Congressional hearing on threat to GPS systemMarch 10, 2011 at 3:39 pm | Posted in Aviation Law Current Event | Leave a comment
by Sara M. Langston with the blog faculty
GPS users in a variety of industries joined together March 10 to speak out against a waiver that many think could disrupt GPS signals, with far-reaching consequences.
The Federal Communications Commission (FCC) granted mobile-satellite services operator LightSquared a waiver allowing it to repurpose the satellite spectrum immediately neighboring that of GPS. Given pilots’ widespread use of GPS and the FAA’s transition from ground-based to satellite-based navigation and surveillance (known as NextGen), AOPA petitioned the FCC to reverse the authorization until LightSquared can prove it will not interfere with GPS. Now the association has joined with other aviation associations and a wide range of other users in the Coalition to Save Our GPS to seek protection for GPS technology.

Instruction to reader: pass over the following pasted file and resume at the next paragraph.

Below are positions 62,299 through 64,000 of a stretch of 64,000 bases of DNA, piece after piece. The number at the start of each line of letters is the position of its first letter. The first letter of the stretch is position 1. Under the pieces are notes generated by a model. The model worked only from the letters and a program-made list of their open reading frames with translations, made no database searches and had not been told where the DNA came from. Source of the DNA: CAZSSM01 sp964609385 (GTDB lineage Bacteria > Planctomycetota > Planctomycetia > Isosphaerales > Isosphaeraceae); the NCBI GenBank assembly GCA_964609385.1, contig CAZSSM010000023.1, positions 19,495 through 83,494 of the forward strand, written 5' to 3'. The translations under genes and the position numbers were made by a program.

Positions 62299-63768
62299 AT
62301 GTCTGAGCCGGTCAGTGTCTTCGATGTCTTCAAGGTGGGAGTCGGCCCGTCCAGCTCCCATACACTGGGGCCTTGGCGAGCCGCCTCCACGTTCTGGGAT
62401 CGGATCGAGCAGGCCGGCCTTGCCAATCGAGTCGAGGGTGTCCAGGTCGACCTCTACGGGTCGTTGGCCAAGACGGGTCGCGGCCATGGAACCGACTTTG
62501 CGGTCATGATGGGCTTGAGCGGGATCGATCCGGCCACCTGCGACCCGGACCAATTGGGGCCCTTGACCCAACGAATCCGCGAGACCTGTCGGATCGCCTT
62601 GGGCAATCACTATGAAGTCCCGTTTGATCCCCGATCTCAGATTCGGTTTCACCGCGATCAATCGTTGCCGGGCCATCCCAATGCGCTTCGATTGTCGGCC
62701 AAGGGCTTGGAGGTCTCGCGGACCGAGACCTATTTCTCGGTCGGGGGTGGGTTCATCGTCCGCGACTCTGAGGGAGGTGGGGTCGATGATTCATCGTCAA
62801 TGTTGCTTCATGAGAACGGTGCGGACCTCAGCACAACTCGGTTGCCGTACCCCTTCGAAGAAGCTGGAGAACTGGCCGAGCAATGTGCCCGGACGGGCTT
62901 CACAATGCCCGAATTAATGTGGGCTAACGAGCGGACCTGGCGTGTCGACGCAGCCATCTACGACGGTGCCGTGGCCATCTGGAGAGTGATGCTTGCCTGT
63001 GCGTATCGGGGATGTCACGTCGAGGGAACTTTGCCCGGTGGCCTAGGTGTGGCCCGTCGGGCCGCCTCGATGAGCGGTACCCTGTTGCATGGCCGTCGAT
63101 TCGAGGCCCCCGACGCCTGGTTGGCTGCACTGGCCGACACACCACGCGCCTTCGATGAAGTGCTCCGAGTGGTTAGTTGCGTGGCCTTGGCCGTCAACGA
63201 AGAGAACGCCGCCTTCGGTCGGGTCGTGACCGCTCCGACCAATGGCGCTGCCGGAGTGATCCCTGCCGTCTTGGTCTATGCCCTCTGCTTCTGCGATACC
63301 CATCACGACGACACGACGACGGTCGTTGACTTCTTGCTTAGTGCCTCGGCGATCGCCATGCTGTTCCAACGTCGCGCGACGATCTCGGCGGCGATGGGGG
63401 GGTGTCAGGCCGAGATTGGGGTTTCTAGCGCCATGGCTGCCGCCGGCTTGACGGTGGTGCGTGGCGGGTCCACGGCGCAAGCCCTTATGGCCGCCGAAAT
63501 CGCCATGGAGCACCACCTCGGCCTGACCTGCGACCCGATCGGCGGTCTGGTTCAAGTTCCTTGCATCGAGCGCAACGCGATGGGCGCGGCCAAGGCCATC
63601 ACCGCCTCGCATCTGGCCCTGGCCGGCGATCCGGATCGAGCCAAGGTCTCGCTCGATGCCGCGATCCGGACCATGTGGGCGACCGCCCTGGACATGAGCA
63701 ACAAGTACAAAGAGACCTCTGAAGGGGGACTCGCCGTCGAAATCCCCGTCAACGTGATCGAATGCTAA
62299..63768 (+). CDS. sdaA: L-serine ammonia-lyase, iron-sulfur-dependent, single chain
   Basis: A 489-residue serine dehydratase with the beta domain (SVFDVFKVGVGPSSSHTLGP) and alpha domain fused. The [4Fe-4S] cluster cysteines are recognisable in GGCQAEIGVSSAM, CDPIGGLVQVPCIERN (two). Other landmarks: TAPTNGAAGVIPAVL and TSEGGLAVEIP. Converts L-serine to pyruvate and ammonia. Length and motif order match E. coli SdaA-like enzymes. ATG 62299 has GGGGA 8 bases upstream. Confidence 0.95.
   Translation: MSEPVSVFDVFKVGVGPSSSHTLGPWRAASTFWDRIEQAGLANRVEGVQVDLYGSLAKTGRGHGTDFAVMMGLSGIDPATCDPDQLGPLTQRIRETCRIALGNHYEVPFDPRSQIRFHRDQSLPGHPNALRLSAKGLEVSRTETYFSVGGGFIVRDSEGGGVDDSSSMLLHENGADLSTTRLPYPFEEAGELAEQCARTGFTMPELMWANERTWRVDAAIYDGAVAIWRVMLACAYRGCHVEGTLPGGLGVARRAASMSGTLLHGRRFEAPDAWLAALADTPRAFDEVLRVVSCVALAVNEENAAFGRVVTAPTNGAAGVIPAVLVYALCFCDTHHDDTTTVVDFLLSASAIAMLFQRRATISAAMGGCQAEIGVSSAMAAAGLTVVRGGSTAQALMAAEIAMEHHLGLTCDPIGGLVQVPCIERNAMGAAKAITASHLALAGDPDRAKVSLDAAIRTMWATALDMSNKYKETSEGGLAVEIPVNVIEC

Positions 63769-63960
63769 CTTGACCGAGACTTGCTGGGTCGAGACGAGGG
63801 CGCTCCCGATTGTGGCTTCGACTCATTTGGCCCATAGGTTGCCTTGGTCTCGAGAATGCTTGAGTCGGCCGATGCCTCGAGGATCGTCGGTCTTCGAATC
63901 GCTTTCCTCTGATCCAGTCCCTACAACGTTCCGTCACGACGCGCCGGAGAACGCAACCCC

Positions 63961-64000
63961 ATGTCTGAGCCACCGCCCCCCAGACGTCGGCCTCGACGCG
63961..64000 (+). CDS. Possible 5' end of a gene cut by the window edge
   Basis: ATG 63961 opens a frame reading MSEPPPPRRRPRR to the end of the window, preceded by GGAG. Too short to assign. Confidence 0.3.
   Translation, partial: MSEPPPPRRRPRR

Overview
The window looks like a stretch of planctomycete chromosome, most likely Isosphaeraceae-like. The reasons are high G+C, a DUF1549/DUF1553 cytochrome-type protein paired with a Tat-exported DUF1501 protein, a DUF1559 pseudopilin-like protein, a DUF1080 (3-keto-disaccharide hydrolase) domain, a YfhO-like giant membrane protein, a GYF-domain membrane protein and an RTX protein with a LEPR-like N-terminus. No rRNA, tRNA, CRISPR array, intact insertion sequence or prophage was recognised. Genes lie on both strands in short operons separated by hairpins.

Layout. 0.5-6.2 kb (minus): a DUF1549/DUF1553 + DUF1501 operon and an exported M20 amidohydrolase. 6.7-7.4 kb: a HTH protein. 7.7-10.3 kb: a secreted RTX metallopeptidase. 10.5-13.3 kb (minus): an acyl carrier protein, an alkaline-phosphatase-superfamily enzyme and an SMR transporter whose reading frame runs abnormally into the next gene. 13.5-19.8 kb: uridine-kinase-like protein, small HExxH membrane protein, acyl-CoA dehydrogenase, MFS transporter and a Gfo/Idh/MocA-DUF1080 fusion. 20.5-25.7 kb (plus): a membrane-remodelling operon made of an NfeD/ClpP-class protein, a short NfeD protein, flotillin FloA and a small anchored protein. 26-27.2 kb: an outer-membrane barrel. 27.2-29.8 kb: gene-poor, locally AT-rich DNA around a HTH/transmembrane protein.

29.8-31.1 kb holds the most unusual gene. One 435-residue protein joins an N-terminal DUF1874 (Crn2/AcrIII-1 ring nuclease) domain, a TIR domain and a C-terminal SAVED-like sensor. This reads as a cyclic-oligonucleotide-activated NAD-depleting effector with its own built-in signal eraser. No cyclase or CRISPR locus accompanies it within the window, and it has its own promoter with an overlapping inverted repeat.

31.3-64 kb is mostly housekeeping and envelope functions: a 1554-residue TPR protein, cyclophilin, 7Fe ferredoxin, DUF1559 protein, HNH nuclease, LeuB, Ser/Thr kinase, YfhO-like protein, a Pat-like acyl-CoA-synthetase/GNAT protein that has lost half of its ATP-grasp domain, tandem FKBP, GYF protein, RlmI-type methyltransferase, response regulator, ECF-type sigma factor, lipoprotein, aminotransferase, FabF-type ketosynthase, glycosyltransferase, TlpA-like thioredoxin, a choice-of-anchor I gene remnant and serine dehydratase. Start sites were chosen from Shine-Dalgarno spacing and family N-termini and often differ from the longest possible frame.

The broad coalition cites concerns for GPS users in public safety, homeland security, consumer navigation, aviation, surface transportation, agriculture, forestry, engineering, land management, utilities, research, and more.
The FCC imposed several other compliance conditions after AOPA and other industry organizations objected to the planned expansion. The Coalition to Save Our GPS called for additional safeguards, including that the FCC require concerns to be resolved to the satisfaction of existing GPS providers and users, and that GPS users not bear additional costs to prevent interference. [Full story]
Source: USA Today – Could new wireless network render GPS devices useless?
The Coalition to Save Our GPS is announcing its formation today, and on Friday a representative for the Global Positioning System industry will testify on the issue before the House Commerce Appropriations Subcommittee.
The FCC on Jan. 26 granted LightSquared a waiver to build its network because it will increase competition for broadband services and create tens of thousands of new jobs, but the company will not be allowed to proceed if it interferes with GPS signals.
A committee including LightSquared and GPS industry officials will conduct tests and respond by June, the agency ordered.